Does your family have a dark secret? I assume that most families do, to one degree or another. It may be a significant one, like one of the children is not the father's biological child, a bigamous family, or a suicide. Or it may be a smaller one, such as Aunt Annie's brief affair with the milkman. (With hardly any milk deliveries now, I wonder who the modern-day 'milkman' is? Perhaps the Argos delivery man? Husbands beware!)
We all have a natural instinct to cover up the truth in areas such as love, sex and death. Daft really, as it usually comes out in the end. But a lie slips so easily off the tongue when confronted by another person's distress or judgement. Of course we'll 'fess up one day, honest we will...
There was a secret in my family. It was a justifiable one, perpetrated by the adults, supposedly to protect the children. It didn't work, and it had a very detrimental effect on me, one of the children.
My brother was dying of cancer, aged 15. "No, no," they all said emphatically, when I, three years older than him, asked if he might die. "He's got a benign tumour," they said. Not true. And any idiot could see it wasn't true. He was wasting away in horrible pain before my very eyes. Even he, at his young age, knew he hadn't long to live.
And anyway, if he was going to be okay, why was everyone so miserable? Why did a faith healer drop by? I knew, I just knew. But I also tried to convince myself that the adults wouldn't lie to me. So it would be fine. He would live.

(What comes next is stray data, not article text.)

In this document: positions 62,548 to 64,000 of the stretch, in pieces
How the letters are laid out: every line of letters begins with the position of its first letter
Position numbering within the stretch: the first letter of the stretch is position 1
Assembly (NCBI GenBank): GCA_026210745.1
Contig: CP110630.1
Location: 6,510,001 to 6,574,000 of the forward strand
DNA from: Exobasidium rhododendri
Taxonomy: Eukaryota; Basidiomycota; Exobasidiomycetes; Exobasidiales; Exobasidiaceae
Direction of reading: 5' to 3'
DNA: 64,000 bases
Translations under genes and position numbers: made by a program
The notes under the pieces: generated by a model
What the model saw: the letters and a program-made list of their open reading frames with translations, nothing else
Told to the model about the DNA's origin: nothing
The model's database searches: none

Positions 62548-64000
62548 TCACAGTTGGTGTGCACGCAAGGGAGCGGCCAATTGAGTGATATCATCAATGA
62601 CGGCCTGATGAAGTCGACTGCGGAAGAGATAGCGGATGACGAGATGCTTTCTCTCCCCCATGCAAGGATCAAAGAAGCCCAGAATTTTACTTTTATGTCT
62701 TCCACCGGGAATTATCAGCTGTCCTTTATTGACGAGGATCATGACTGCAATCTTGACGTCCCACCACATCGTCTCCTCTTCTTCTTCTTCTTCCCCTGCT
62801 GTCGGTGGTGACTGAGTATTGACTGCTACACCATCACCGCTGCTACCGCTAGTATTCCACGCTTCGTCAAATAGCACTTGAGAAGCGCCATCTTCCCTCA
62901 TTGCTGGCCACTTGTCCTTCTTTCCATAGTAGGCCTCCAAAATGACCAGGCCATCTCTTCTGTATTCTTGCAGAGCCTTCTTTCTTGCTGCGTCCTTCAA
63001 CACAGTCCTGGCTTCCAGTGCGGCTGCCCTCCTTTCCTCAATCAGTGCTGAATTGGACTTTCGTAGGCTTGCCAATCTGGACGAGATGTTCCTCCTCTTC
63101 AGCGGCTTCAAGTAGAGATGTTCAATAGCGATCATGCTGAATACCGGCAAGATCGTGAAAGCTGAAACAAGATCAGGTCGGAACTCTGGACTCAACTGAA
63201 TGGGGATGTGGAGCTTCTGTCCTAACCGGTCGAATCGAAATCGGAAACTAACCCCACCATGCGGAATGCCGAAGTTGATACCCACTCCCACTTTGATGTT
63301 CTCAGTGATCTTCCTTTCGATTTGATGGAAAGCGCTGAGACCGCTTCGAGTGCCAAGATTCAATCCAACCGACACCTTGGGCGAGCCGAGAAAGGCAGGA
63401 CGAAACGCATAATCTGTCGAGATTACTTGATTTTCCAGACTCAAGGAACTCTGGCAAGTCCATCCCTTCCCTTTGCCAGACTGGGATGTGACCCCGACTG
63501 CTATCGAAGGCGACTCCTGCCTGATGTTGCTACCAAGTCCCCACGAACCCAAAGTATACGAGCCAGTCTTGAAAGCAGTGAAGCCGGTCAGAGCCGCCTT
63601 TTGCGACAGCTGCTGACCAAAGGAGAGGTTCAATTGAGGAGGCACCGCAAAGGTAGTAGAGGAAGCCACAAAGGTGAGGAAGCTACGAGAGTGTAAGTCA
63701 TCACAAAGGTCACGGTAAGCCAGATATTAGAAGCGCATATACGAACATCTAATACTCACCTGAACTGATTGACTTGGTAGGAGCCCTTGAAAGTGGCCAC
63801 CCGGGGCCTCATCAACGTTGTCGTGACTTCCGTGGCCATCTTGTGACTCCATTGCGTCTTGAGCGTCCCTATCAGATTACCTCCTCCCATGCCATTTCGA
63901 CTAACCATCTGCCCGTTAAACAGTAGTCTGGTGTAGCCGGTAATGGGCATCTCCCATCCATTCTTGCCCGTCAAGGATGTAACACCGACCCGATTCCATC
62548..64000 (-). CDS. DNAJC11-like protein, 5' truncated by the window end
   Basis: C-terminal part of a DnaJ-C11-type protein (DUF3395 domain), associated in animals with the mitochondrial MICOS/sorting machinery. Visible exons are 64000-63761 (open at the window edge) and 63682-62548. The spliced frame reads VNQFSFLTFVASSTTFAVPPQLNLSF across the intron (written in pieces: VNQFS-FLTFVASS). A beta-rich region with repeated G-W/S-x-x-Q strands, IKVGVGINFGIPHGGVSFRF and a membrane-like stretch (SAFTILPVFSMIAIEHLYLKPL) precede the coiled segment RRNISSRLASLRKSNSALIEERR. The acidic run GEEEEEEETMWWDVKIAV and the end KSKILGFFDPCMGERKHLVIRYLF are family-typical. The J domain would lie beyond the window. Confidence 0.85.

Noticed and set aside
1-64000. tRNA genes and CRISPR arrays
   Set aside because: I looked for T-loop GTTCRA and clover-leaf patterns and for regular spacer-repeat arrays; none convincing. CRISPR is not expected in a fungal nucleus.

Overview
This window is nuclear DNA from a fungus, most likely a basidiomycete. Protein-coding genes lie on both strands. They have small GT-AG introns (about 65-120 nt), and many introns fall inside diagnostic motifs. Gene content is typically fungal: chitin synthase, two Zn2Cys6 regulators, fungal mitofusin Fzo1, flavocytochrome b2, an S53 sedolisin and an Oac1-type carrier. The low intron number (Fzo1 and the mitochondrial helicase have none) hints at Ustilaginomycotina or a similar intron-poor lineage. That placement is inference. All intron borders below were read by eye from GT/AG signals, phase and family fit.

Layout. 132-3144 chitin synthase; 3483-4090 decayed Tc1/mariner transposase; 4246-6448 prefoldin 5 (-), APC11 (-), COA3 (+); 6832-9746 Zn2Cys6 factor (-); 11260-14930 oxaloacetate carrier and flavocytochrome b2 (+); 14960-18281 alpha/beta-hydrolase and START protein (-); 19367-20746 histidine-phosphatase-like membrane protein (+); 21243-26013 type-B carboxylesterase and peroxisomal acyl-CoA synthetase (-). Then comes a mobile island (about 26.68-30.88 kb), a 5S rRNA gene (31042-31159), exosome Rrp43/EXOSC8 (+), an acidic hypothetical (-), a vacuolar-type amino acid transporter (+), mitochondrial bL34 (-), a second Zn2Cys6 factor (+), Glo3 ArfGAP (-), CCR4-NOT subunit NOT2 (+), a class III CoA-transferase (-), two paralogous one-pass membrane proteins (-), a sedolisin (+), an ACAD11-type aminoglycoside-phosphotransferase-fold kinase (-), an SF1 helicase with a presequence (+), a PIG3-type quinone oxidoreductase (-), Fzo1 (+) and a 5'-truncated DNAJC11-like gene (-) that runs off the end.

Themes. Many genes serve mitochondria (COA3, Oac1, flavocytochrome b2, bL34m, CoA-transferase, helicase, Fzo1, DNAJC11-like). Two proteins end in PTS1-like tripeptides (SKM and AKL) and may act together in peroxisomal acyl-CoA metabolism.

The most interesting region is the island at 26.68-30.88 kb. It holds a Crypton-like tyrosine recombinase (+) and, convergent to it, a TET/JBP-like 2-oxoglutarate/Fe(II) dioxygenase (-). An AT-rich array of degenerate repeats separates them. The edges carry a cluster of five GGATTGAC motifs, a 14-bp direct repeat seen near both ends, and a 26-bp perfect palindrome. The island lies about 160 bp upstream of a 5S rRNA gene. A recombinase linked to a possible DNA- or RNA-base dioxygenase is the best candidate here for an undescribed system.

At nearly 18, I wasn't a child. I should have been given the chance to deal with the unpleasant truth, which I had to in the end, anyway. Not only did their secret, however understandable, make it hard for me to cope with his death when it came, robbing me of any preparation, any support. But also I was angry and upset that they had shut me out of the secret.
Because in most cases it's the keeping of the secret, rather than the secret itself, that causes much of the grief, the disbelief, the indignation, when the truth is finally revealed.
My novel, Tangled Lives, comes out this week. Based on a true story, it's about just this. A family is suddenly confronted by a man who turns up as the long-lost son whom the mother gave up for adoption back in the Sixties. She didn't tell the children because she was ashamed, she thought it was something that would shock them, so she put it off and put it off.
The years went on. What is the right time to tell your children they have an unknown half-brother out there? Five years old? Ten? Fifteen? Perhaps there would never be a need. And, of course, when it was revealed, it was the secret that upset them, not the fact itself, and made it harder for them all to deal with.
I, like most other people, am as honest as I can be. I don't always tell a friend who arrives at a party and asks if I like her dress that I loathe it - I might if I'd been in the shop with her when she was buying it, of course. I sometimes say I'm busy when I'm not, to get out of a social engagement. And as for the bigger secrets in my life... well, I hope no one ever finds them out!
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